Author ORCID Identifier 0000-0003-4821-0907

Defense Date


Document Type


Degree Name

Doctor of Philosophy


Chemical Biology

First Advisor

Nicholas Farrell

Second Advisor

Michael McVoy


The majority of antiviral drug development has focused on virus-specific discovery targeting discrete steps in the individual life cycles. Although great strides have been made for a number of clinically relevant diseases such as human immunodeficiency virus, influenza virus, and hepatitis B, broad spectrum antivirals do not exist. Broad spectrum antivirals would offer (1) treatment for viruses without specifically-targeted antivirals, (2) treatment for viruses which have developed resistance to their available treatments, and (3) a rapidly deployable treatment option in viral epidemics. Many viruses including human cytomegalovirus (HCMV), HIV, and SARS-CoV-2. rely on heparan sulfate (HS), a highly sulfated glycosaminoglycan (GAG), to attach and infect cells. Inhibition of the HS-viral interaction therefore has the potential to be of broad-spectrum utility. Substitution-inert polynuclear platinum complexes (PPCs) are known to have both DNA and HS affinity; PPCs metalloshield, or mask, HS to impede a myriad of HS functions including cancer metastasis. In this work, we demonstrate that high-GAG affinity PPCs act as broad-spectrum antivirals by inhibiting virion attachment via HS. In extending this concept to charged coordination complexes (CCCs) in general, the Co-containing Werner’s complex (WC), maintains DNA and HS affinity and displays antiviral activity. The mechanism of action is not as well-defined as the PPC family and may reflect a hitherto unappreciated relationship between structure, DNA and HS affinity, and biological activity. In summary, this work outlines an extension of glycobiology and medicinal inorganic chemistry in developing broad-spectrum antivirals.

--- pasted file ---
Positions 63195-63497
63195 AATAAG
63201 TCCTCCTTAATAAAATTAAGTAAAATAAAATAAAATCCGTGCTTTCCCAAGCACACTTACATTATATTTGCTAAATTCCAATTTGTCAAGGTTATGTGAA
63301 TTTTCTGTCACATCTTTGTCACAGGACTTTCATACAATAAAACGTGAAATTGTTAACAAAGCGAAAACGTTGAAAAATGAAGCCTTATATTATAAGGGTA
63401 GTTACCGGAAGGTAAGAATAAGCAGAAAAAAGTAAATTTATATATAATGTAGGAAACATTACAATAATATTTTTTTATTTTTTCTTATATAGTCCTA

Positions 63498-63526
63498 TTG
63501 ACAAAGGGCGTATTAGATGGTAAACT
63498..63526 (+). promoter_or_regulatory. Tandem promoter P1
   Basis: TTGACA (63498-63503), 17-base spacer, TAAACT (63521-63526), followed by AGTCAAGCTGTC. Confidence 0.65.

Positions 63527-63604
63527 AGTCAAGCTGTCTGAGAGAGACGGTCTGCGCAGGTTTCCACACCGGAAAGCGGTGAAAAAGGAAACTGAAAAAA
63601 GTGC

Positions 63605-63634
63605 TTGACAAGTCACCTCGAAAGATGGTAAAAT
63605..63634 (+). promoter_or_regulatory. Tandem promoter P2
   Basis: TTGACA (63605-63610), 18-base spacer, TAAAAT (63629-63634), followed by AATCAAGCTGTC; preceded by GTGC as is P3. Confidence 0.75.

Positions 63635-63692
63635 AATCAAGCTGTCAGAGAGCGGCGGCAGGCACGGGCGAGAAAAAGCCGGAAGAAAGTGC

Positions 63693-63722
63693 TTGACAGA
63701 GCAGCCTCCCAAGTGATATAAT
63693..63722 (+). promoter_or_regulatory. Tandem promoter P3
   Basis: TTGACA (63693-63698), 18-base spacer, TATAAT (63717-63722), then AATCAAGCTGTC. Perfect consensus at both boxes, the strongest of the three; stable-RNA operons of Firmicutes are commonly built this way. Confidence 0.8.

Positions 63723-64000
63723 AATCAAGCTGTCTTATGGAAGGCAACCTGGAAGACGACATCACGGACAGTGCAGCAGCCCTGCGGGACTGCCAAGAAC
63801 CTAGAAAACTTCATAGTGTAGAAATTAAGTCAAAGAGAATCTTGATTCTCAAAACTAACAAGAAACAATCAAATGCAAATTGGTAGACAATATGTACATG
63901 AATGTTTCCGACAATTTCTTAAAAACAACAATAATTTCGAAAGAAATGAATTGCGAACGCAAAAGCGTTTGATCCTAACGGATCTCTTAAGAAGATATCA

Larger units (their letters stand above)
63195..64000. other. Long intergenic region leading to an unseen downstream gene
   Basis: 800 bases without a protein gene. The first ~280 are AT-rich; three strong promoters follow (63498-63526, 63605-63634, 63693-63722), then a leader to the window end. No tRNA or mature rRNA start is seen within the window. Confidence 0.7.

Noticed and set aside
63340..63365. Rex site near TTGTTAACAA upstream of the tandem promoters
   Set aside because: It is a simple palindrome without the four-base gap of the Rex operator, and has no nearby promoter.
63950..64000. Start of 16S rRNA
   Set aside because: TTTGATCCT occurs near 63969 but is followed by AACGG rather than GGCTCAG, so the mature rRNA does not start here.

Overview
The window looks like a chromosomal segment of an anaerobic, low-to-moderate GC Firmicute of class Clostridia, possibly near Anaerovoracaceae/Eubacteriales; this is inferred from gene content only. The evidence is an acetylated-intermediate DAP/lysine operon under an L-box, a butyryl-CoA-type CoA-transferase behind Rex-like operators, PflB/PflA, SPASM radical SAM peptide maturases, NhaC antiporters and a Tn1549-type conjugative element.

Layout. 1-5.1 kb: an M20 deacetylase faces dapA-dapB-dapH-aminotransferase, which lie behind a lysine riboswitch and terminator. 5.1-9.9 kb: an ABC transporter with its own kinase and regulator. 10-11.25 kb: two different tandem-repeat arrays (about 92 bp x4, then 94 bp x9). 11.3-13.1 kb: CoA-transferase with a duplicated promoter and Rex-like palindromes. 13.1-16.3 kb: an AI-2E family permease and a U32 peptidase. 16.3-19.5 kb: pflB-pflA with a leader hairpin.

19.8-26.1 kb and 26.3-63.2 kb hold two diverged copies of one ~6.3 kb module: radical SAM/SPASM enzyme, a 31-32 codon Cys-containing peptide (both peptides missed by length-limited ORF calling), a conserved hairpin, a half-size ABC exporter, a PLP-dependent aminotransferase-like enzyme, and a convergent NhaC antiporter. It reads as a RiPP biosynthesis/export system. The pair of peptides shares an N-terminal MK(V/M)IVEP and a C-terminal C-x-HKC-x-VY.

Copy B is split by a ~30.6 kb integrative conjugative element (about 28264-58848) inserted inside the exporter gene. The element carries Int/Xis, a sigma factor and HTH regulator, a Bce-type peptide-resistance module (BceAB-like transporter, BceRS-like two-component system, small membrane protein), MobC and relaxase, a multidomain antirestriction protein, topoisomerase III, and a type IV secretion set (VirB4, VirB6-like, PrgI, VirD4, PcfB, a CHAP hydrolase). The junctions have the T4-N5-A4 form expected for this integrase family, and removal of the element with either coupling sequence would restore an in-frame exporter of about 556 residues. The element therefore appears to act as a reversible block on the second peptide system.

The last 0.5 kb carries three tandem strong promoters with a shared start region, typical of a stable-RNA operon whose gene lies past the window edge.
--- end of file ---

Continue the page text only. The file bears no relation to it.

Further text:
© The Author

Is Part Of

VCU University Archives

Is Part Of

VCU Theses and Dissertations

Date of Submission